Billionaire Sam Wyly seems to have lived one of those entrepreneurial lives that can only be hatched in Texas, intersecting along the way with the likes of Jack Ruby, H. Ross Perot and Bunker Hunt.
Now he's got a memoir out -- "1,000 Dollars & an Idea" (Newmarket Press, $24.95) -- about his bodacious ("a blend of bold and audacious that is properly uttered only with a Southern drawl") rise to
the top by building such businesses as University Computing, Bonanza Steakhouse and the Michael's chain of craft stores.
Reviewer James Freeman, assistant editor of the Journal
editorial page, is evidently a skeptic of global warming. I know this because he finds fault with Wyly's latest venture into alternative energy and appreciative citation of Al Gore's "An Inconvenient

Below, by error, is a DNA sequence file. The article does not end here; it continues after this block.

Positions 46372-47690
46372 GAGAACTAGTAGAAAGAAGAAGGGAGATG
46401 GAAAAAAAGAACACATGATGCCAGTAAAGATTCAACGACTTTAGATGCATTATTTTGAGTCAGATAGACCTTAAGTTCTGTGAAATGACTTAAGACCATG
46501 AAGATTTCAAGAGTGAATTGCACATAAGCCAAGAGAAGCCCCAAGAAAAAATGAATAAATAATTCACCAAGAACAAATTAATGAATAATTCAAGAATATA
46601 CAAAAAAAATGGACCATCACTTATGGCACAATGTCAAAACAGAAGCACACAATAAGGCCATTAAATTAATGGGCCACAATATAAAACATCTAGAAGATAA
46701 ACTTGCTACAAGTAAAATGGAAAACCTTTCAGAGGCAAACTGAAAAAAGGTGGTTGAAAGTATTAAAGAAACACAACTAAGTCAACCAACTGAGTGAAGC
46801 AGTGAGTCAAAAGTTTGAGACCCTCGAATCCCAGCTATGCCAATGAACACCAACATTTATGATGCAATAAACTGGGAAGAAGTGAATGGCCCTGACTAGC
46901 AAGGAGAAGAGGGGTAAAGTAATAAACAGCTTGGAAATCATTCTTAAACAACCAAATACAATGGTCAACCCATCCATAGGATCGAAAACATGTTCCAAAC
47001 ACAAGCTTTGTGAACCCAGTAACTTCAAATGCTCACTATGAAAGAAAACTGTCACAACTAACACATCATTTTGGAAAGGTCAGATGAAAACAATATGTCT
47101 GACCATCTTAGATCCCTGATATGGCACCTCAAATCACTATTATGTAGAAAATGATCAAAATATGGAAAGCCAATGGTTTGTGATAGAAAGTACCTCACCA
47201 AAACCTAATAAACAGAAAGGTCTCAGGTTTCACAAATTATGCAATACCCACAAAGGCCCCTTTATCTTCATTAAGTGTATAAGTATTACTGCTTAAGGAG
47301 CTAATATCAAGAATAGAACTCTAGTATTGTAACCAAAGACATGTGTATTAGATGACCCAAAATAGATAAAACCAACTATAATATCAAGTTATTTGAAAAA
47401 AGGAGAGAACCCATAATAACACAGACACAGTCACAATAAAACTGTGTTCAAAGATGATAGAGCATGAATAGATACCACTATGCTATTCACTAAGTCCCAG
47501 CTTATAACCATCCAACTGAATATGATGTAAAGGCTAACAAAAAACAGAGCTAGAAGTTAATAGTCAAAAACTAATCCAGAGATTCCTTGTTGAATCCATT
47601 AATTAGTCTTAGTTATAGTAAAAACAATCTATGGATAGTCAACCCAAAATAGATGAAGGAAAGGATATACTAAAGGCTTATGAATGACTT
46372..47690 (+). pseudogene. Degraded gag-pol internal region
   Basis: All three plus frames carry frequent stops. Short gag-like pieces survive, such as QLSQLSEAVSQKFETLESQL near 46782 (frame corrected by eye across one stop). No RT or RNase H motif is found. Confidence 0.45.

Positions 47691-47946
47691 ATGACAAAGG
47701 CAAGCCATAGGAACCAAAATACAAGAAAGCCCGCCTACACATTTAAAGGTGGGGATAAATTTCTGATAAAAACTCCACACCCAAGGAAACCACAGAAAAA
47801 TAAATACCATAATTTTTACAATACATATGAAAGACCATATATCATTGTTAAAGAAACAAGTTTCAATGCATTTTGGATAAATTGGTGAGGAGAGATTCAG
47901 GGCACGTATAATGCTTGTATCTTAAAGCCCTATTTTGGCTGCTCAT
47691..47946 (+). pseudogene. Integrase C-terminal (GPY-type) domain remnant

Truth" and Leonardo DiCaprio's "The 11th Hour" as eye-openers.
Freeman writes: "After spending more than 200 pages telling us how he instinctively and successfully rejected conventional
wisdom, he now tells us that he turns to a former vice president and to Hollywood for his analysis of global weather patterns?" Freeman begs Wyly to not write a book he threatens on "a carbon-tax
scheme." Freeman may be right about that, but the smart money all along has obviously been with Wyly.
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